Should he upset Evans -- and Ortiz is again a massive underdog -- it would be a giant step in that direction. Suddenly, after failing to win in five fights over four-and-a-half years, he would boast two wins over two top 10 light-heavyweights in little over one month.

Remember, Evans was considered the No. 1 contender to face champ Jon Jones before a Jones' injury reshuffled the deck. While revisionist historians may suggest that Bader was not quite as good as once believed, an Ortiz win over Evans can not be discounted in that way or otherwise ignored. Evans has faced and beaten big names, he's a former champion and he's well respected. A win over him would mean something.

If Ortiz wins, everything changes. He's back in the mix. He's on a streak. It's crazy to write this, but one of the loudest, brashest fighters in MMA history will become the sport's most unlikely feel-good underdog story. And maybe he gets those pay-per-view points back.

"I'll tell you what," White said on Thursday afternoon. "If Tito beats Rashad, we'll talk."

What does he risk? How does he suffer by losing? Not much. Since he is doing the UFC a huge favor by stepping on short notice, it is assured he will not be cut if he loses. So he's guaranteed two paydays by taking this fight. If he loses in a close fight -- and historically, Ortiz isn't easily blown out -- that might actually serve to show people that the Bader win was no fluke. Even if he gets controlled for three rounds, well, it came against the No. 1 contender on less than four weeks' notice. There's no huge shame in that.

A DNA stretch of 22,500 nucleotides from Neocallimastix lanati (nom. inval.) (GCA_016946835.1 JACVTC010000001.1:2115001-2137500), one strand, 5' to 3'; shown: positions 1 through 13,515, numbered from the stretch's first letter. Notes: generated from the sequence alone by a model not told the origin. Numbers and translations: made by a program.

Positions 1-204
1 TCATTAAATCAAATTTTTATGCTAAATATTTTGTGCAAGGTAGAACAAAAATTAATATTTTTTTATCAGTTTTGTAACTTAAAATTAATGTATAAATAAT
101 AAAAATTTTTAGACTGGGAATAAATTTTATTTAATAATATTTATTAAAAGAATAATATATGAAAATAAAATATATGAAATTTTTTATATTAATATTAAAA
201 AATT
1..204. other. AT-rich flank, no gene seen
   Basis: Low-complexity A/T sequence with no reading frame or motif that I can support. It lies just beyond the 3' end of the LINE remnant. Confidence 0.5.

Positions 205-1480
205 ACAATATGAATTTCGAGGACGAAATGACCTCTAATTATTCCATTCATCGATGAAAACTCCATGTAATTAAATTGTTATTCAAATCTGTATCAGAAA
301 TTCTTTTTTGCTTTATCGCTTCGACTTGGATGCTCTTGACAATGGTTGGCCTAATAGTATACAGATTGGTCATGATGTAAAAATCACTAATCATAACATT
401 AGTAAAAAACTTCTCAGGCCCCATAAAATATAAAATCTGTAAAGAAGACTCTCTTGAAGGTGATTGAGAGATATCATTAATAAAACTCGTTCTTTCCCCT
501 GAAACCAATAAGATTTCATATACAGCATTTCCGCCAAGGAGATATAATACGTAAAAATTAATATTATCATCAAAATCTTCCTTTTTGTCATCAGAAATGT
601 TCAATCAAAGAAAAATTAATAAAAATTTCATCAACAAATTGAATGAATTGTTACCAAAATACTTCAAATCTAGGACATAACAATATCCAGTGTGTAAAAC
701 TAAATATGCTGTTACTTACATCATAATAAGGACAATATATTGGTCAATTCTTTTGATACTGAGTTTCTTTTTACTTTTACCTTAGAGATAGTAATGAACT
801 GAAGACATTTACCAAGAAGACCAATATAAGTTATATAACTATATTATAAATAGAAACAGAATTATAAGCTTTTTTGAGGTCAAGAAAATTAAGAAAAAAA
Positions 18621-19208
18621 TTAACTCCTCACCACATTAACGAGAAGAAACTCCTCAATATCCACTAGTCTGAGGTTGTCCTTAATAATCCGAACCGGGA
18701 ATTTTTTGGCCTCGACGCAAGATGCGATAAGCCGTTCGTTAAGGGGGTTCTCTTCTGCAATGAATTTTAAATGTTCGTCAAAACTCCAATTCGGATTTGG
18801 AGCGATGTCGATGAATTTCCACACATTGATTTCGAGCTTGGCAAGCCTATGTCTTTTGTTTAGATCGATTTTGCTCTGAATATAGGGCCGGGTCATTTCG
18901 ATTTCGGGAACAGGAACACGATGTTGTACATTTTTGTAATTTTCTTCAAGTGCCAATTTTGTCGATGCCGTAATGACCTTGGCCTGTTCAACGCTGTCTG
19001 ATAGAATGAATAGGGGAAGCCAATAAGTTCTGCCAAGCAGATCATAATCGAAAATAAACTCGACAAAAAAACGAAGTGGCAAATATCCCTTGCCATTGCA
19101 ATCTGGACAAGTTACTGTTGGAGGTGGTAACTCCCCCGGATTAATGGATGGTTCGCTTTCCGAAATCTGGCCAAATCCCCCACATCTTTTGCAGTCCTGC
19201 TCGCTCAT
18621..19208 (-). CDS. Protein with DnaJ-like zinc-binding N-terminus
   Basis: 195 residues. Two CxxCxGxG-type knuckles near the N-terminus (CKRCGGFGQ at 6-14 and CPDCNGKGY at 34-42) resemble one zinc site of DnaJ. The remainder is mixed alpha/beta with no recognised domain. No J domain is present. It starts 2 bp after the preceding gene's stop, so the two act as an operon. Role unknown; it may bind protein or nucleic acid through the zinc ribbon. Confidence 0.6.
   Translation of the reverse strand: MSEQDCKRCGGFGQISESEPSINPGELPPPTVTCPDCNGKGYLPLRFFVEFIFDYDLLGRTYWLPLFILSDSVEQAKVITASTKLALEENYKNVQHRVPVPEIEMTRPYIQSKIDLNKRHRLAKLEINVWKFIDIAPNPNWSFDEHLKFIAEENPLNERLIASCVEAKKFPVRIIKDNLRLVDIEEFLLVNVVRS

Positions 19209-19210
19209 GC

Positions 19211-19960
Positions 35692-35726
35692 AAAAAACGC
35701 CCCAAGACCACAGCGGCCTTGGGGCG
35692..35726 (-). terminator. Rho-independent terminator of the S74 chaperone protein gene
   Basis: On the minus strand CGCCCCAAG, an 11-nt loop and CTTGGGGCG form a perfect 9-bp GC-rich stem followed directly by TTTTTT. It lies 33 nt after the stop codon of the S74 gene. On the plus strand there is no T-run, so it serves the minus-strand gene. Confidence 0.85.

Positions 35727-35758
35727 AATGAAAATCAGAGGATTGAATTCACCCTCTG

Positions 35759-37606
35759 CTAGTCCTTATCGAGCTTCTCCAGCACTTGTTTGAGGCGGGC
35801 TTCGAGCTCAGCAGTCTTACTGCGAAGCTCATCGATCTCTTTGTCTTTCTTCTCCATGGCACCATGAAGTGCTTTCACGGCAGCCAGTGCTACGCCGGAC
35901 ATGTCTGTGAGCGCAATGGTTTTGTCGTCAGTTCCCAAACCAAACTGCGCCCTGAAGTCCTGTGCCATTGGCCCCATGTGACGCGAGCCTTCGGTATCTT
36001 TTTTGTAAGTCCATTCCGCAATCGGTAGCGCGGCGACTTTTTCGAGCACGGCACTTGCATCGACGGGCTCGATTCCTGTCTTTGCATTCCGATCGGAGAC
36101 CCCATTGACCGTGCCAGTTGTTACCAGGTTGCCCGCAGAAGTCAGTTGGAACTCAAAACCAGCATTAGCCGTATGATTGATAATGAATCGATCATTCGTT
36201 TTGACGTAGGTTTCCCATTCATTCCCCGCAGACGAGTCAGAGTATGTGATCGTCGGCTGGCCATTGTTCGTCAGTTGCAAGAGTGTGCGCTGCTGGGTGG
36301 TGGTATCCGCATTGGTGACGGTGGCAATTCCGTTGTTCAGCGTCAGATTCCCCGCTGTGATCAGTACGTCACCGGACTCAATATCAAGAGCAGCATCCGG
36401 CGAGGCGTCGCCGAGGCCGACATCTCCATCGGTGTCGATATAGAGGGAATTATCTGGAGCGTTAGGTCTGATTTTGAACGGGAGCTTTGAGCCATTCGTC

One crazy note from all this mess is that people often criticize Ortiz for how inactive he's been over the last few years, but since the start of 2009, Evans has fought three times, with eight rounds of cage time. Ortiz has fought three times, with seven rounds of cage time. Evans is 2-1 with two decisions and was knocked out once. Ortiz is 1-2 with one stoppage victory, and one of his losses by split-decision. Perhaps most importantly, Ortiz is coming off a full camp, a win, and should be relatively close to peak shape. Meanwhile, Evans hasn't fought in over 14 months, his longest layoff since joining the UFC in 2005. It's certainly possible that he struggles with timing after so much time away. Given all those factors, it may not be so crazy to suggest that maybe these guys aren't as far apart as the odds suggest.

Ortiz has little to lose in this late-notice scenario. He will wake up on the morning of August 6 far from a title shot. When he walks out of the cage later that night, he'll either still be far from it -- meaning no difference -- or he'll have leapfrogged over a slew of mid-tier fighters after beating the rightful No. 1 contender. Either way, he'll still have at least one more payday coming.

"If Tito beats Rashad on August 6, how could anybody deny ... he beats a top 10 contender in Ryan Bader and then comes in and knocks off the guy many people believe is the No. 1 contender for the title," White said. "It would definitely put him in the mix. I wouldn't say he's necessarily the No. 1 contender after this fight, but he's top three."

When the potential rewards of winning far outweigh the risks of losing, the decision really makes itself. Ortiz accepted a fight that will be difficult and grinding, but with it comes the chance to move farther and faster up the rankings than any other opportunity would provide. Some people would view a short-notice offer to fight Evans as an unnecessary risk. But when you peel back the layers in this case, it's clear it's more like a gift.